The bell rings to signal the end of classes just as the Seeds of Gold team arrives at Joel Omino Secondary School, Nyalenda, some three kilometres from Kisumu town.
Three students receive us and we head to a 10m by 5m poultry structure, where they keep poultry. The poultry house hosts 255 broilers of the Isinya Cobb500 breed.
The students scoop finisher mash from a bag and put inside four feeders. The birds scramble to get a share of their evening meal.
“They are ready for sale,” says Steve Owuor, one of the students. “We slaughter some for ourselves and sell the others to members of the community.”
This is the second batch of broilers that the school is rearing since they started the poultry venture in mid this year.
Principal Richard Nyayal says they used old iron sheets and wood to set up the poultry structure. They then brought 255 day-old chicks at Sh80 each.
The school also bought wiremesh, four feeders and three drinkers for the birds.
“We started the poultry venture to provide students with a practical platform to learn. We believe this will ignite the passion for agribusiness as an alternative source of income away from school,” says Nyayal.
The birds, according to him, mature faster, are resistant to diseases and have quick adaptability to the local environment.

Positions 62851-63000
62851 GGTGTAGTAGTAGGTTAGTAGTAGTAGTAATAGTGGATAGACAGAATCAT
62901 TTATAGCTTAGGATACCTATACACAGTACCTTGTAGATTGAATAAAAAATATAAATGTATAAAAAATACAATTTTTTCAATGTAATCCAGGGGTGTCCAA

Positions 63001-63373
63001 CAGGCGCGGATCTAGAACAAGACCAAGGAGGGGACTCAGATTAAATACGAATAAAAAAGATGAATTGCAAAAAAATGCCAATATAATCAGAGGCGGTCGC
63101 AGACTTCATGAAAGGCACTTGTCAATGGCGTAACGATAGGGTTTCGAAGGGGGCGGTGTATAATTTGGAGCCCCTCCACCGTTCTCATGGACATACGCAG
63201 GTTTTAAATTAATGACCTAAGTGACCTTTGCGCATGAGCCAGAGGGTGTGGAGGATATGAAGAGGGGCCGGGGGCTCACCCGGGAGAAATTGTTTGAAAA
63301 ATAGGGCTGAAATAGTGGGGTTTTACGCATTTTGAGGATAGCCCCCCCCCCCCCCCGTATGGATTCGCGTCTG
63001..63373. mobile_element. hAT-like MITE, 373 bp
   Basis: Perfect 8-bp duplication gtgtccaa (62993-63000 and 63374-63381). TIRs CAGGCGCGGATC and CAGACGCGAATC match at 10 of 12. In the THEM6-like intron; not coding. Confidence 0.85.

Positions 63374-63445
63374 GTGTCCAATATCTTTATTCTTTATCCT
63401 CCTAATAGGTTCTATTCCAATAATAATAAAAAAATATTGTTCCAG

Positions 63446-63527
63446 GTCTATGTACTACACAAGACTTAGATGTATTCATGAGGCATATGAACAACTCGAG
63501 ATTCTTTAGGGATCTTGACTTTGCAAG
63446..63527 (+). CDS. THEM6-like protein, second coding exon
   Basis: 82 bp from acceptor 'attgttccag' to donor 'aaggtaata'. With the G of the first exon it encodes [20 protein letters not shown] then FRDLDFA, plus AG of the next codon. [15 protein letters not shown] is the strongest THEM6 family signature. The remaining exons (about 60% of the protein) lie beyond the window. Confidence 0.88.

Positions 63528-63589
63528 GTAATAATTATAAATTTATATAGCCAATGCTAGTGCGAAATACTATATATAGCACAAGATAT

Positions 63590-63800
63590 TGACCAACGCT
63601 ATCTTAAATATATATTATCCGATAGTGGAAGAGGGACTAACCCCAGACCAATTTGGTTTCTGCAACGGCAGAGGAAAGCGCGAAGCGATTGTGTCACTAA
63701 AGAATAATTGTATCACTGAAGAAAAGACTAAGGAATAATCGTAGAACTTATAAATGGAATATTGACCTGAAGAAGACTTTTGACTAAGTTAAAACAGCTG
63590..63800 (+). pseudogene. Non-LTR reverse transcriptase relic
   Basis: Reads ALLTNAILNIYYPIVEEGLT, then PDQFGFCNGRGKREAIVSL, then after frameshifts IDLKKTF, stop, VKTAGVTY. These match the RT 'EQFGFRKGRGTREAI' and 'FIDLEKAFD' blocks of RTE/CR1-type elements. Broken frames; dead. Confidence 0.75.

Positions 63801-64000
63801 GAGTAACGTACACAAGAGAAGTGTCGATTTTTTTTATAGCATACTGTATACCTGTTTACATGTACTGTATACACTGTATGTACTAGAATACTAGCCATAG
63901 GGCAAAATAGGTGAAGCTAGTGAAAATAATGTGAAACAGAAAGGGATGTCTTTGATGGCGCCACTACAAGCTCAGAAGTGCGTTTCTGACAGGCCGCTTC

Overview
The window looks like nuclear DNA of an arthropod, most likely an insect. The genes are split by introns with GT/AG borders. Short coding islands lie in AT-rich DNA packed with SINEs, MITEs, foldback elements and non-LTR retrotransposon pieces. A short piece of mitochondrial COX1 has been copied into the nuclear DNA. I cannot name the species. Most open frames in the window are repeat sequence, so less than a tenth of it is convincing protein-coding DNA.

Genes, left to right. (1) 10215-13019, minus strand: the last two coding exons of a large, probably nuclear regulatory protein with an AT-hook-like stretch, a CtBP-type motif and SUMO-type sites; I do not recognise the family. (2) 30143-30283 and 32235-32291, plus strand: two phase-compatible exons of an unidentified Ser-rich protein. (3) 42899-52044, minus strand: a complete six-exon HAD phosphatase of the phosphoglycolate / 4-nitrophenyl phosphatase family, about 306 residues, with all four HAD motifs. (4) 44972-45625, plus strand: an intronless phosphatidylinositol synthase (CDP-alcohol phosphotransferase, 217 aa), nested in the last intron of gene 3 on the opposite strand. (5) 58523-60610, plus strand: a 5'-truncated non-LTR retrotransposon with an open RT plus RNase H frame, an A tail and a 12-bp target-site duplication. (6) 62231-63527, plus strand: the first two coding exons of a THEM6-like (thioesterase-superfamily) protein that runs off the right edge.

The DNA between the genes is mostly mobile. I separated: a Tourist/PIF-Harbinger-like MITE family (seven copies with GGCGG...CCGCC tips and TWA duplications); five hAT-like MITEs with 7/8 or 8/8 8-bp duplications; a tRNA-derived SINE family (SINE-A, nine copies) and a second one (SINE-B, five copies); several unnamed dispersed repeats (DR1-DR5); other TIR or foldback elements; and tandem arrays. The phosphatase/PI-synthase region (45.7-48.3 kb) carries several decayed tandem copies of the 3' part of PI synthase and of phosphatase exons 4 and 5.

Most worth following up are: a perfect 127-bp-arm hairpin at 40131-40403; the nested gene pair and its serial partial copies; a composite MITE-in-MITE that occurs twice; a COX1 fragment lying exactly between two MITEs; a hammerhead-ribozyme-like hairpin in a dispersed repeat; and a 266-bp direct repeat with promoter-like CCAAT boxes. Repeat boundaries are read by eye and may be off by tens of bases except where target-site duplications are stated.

As part of pest and disease control, they vaccinate the chicks against Gumboro at day 10, Newcastle at day 20 and 30.
The birds are fed thrice a day and given plenty of water to drink.
“We start feeding the chicks on starter mash, followed with grower mash and finisher. We sell the birds when they are at least 1kg. We have also learnt that keeping the poultry structure clean helps in managing infestation of pest and diseases,” says Owour, noting the school has employed a worker who helps them run the farm.
They sell each bird at Sh400, with the school pocketing Sh94,000 in the first season.
“This venture is rewarding to both the students and school. It’s a project that the school will wish to sustain and expand in the coming years. We are planning to start rearing layers in January next year,” says Nyayal, noting feeds are expensive with a 70kg bag of mash going for at least Sh3,000.
Maseno University’s Department of Agriculture Head Matthew Dida says farmers have the option of formulating feeds to cut costs.
“As long as they are taken through a training on feed formulation, they can make balanced rations for broilers, which cuts costs by 30 per cent.”
Raw materials available for feed formulations include sunflower seedcake, cotton seedcake and maize germ.